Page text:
Instead the right was left to the discretion of the tribunal, Lord Denning took the view that in tribunals ' justice was better served by a good layman than a bad lawyer. ' This was more significant in areas such as sport where difficult points of law rarely arose, and the regulations of the sport were sufficient to ensure fairness. In an earlier case, Pett v Greyhound Racing Association(no. 1), the right to legal representation was allowed, with the charge reflecting on one's reputation and livelihood.
This was distinguished in Enderby Town though, for the association's rules failed to provide for exclusion of the right, refusal being based on the fact that the issue of representation had never previously been raised. Hence this was a fetter of the association's discretion in deciding whether to allow representation. Lyell J. though in Pett v Greyhound Racing Association(no. 2), prohibited the right to legal representation, finding no breach of natural justice. Resolving that only in societies that had achieved a certain degree of sophistication would this become an absolute right.
It being sufficient that the domestic tribunal was held fairly, the effect to livelihood being overlooked here. It is likely now though, that in many sports such as football, with substantial commercial interests and juridification, that such societies have achieved the level of sophistication required. Once again, the courts have suggested that the best arbiters of sport are those exercising the interests of the sport within the internal structure. Only where there are sufficiently difficult points of law or vital interests such as livelihood involved should the courts be referred to.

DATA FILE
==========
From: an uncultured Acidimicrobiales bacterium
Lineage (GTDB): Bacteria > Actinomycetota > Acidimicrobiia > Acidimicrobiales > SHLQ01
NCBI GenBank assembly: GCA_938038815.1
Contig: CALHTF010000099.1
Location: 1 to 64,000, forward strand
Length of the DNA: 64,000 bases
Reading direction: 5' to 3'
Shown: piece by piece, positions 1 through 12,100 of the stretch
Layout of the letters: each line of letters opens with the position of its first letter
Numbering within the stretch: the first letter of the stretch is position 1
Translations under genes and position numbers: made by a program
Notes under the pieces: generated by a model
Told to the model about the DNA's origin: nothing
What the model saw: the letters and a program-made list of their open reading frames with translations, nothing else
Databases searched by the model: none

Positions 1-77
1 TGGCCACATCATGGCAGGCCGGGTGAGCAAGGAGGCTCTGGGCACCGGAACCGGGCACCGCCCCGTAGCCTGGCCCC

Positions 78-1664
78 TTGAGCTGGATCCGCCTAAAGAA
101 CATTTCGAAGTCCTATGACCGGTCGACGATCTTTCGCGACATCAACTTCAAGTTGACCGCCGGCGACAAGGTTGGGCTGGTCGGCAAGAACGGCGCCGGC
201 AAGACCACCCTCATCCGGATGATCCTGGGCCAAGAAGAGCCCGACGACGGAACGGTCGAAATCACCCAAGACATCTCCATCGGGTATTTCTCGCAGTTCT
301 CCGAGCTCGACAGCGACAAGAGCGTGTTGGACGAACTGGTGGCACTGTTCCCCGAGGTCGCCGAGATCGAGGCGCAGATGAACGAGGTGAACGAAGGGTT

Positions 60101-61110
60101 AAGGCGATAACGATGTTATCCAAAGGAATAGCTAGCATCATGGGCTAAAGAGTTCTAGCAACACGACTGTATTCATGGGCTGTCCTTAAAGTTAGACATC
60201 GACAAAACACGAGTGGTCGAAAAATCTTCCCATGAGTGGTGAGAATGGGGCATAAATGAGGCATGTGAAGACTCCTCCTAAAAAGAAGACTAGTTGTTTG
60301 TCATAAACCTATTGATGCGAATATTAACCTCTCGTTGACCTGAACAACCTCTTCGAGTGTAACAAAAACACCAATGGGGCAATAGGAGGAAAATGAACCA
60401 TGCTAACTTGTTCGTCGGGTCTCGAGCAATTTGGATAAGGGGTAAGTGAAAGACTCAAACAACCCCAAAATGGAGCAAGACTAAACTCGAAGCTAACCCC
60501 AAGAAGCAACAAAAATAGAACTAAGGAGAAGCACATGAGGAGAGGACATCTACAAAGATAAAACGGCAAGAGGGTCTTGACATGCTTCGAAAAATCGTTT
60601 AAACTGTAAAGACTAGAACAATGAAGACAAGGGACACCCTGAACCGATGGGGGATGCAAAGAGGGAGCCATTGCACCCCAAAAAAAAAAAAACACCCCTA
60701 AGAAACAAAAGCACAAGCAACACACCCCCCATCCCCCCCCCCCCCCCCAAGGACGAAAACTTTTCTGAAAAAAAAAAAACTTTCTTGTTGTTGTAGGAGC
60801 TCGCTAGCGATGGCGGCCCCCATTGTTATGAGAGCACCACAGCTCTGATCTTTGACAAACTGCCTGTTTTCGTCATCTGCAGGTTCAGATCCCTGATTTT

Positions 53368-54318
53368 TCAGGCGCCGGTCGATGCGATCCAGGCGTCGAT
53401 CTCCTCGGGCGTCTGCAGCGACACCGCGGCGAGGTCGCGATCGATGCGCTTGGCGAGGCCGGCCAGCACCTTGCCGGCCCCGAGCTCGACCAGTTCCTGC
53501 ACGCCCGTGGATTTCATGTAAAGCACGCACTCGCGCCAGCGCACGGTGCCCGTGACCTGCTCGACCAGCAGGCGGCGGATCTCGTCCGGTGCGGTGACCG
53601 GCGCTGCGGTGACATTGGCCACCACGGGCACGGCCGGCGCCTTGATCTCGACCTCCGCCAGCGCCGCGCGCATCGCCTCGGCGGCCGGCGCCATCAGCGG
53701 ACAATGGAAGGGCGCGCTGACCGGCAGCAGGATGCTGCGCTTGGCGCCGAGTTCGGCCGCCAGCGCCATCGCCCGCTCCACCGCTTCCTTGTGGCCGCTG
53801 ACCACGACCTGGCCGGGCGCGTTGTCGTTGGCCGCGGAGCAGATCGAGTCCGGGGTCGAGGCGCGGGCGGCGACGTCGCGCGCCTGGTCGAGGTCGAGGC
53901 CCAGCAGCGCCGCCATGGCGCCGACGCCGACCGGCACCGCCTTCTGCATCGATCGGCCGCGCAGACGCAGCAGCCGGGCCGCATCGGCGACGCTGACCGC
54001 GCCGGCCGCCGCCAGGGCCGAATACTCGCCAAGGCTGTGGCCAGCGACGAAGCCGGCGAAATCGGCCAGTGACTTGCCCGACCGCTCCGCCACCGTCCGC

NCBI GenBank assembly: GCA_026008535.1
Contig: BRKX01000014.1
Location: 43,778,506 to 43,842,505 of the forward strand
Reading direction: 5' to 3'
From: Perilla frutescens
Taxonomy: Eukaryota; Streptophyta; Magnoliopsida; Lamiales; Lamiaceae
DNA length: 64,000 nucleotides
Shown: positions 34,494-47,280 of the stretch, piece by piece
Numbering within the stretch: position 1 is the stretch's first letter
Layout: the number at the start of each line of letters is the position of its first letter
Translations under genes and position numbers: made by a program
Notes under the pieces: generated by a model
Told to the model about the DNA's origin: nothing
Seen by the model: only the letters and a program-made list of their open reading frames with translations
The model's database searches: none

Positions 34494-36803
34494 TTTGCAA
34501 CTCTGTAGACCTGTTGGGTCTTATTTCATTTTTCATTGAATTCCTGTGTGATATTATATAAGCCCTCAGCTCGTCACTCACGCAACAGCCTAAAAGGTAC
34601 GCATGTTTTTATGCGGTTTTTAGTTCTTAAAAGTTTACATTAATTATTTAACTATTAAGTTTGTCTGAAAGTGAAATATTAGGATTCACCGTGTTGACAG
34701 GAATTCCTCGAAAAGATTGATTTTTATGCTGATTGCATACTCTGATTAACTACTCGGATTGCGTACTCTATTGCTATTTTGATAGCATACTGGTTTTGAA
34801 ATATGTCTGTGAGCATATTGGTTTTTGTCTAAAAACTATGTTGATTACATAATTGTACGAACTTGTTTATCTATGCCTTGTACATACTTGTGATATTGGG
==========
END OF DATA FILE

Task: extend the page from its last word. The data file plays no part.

No body therefore, has the power to exclude legal representation absolutely, although the courts will give effect to the intentions in the agreement where possible. The right for the decision-making body to give reasons is also left to the judges discretion. Once again though the courts will attempt to give effect to the terms of the contract i. e. the relevant rules. McInnes v Onslow-Fane, involved the refusal of the British Boxing Board of Control to refuse an application for a license without giving reasons.
Megarry V. C. held that where no suggestion of bias or impropriety existed, there was no requirement to give reasons. There is also a requirement for an unbiased tribunal under natural justice, hence conflicts of interest or presence of non-members on the tribunal can render the decision void. In Revie v FA, the decision of the tribunal was held void, due to members of the panel having previously criticised the actions of the accused prior to the hearing. Consequently, this was construed as bias based on a prejudgement.